The results:

  • Over four years LLA prescriptions rose from 3,719 to 7,401/month per 100,000 population in Canada and from 3,927 to 6,827/month per 100,000 population in the U.S.
  • The proportion of all LLA prescriptions accounted for by ezetimibe rose from 0.2 percent in 2003 to 3.4 percent in 2006 in Canada, while in the U.S it rose from 0.1 percent in 2002 to 15.2 percent in 2006.
  • Statin use was relatively constant between 2002 and 2006 in Canada, while the proportion of statin prescriptions decreased from 86.5 percent to 80.8 percent in the U.S.
  • In 2006, the ratio of statin-to-ezetimibe prescriptions was 26-to-1 in Canada and 5-to-1 in the U.S.
  • Ezetimibe (Zetia) expenditures per 100,000 population were more than four-fold higher in the U.S. as compared to Canada in 2006.
  • Distinct patterns of use of ezetimibe emerged between the U.S. and Canada from 2002-06, altering the approach to treatment of high cholesterol in the U.S.
  • The US pattern increased overall costs, but the effect on clinical outcomes is uncertain.

Despite the absence of any medical evidence from clinical trials showing that ezetimibe reduces the risk of heart attacks or deaths, Vytorin has been heavily promoted for its supposed superiority over statins alone. According to Nielsen Monitor – Plus, more than $200 million was spent on direct-to-consumer advertising for Vytorin in the U.S. during 2007.

"Higher ezetimibe use translates into costs that are four times higher in the U.S than in Canada, and we don’t know if this made a difference in preventing heart attacks and saving lives. Being cautious about new medications and monitoring their use closely using post-marketing surveillance, until more evidence is available about potential benefit is a good idea," says Dr. Jackevicius.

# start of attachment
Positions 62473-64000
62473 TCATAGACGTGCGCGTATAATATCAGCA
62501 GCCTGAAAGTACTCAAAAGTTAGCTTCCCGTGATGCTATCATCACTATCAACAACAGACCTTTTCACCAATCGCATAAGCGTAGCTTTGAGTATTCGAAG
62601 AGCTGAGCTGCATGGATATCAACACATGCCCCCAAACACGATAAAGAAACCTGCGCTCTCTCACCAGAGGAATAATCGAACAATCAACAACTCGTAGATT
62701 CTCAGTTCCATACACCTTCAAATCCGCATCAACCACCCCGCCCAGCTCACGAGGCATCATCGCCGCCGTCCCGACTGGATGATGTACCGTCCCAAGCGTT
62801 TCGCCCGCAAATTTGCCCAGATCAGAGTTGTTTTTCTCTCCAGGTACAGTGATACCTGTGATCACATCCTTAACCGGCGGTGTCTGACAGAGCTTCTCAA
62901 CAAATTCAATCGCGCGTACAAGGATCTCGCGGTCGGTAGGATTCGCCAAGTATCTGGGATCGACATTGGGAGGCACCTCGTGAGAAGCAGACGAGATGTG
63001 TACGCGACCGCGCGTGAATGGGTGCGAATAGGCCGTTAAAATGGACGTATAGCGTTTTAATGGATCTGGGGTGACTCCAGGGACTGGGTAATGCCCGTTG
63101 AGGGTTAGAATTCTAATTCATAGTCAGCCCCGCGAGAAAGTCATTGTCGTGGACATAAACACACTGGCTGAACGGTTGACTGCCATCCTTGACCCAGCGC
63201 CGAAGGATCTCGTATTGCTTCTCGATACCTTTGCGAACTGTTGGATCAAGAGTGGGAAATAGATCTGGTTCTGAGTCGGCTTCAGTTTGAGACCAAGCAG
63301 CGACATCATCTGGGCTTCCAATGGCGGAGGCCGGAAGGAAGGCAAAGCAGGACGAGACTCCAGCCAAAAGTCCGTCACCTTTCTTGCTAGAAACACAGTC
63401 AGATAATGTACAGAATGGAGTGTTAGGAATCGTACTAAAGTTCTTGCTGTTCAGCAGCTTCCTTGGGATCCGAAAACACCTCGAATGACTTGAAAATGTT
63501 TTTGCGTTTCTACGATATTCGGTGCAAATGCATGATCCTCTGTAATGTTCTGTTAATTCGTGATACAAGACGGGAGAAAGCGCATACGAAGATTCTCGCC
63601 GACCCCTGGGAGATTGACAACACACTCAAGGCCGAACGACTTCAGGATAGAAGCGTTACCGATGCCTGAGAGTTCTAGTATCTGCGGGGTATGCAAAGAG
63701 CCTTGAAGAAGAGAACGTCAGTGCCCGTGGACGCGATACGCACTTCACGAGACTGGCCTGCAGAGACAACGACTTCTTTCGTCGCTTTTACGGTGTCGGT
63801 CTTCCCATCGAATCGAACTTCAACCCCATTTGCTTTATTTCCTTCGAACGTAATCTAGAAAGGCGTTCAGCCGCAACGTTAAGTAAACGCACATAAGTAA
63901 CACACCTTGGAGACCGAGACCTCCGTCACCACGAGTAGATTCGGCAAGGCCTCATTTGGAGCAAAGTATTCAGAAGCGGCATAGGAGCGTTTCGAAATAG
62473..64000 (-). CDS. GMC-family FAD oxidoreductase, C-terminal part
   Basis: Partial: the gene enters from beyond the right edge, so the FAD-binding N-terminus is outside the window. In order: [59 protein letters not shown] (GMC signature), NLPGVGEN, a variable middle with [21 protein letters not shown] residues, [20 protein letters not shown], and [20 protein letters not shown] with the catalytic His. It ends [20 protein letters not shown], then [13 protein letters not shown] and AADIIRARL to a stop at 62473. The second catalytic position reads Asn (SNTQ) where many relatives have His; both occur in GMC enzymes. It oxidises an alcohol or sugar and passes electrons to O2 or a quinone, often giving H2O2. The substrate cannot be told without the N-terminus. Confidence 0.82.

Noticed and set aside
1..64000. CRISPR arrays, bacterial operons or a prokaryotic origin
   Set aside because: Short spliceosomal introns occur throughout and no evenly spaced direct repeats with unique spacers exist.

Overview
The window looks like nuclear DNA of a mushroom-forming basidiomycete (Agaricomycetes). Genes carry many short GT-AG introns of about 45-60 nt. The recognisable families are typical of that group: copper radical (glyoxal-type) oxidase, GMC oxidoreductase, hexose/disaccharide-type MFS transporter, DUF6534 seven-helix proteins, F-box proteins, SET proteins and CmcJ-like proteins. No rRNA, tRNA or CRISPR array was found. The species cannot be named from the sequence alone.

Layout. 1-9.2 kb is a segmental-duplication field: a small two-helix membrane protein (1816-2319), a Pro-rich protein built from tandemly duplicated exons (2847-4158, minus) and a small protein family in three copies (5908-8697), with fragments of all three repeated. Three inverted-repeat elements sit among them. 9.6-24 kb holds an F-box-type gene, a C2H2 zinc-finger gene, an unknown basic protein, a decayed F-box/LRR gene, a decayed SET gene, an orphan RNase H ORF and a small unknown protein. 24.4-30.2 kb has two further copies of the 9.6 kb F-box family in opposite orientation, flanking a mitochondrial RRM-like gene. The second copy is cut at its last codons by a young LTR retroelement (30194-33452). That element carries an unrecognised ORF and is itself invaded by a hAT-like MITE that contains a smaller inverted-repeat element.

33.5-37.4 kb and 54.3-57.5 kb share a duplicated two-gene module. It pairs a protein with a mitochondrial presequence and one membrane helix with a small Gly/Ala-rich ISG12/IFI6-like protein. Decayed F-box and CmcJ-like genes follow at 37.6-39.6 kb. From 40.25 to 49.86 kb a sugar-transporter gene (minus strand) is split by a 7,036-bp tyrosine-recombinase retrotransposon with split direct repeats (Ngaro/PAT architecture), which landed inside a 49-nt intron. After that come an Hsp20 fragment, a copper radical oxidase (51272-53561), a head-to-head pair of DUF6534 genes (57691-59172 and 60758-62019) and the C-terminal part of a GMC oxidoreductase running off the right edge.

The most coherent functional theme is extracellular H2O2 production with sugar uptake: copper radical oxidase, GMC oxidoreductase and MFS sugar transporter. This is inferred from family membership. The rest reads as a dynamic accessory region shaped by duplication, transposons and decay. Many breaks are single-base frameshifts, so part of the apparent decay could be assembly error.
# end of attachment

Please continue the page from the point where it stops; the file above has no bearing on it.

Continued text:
Author affiliations: ICES (Drs. Jackevicius, Tu, Ko); University Health Network (Dr. Jackevicius); Sunnybrook Health Sciences (Drs. Tu, Ko); University of Toronto (Drs. Jackevicius, Tu) – Ontario, Canada; Mt. Sinai School of Medicine (Dr. Ross); Western University of Health Sciences (Dr. Jackevicius); Yale University of Medicine (Dr. Krumholz); Yale New Haven Hospital (Dr. Krumholz); Department of Epidemiology and Public Health, Section of Health Policy and Administration (Dr. Krumholz); Robert Wood Johnson Clinical Scholars Program (Dr. Krumholz); United States.

ICES is an independent, non-profit organization that uses population-based health information to produce knowledge on a broad range of health care issues. Our unbiased evidence provides measures of health system performance, a clearer understanding of the shifting health care needs of Ontarians, and a stimulus for discussion of practical solutions to optimize scarce resources. ICES knowledge is highly regarded in Canada and abroad, and is widely used by government, hospitals, planners, and practitioners to make decisions about care delivery and to develop policy.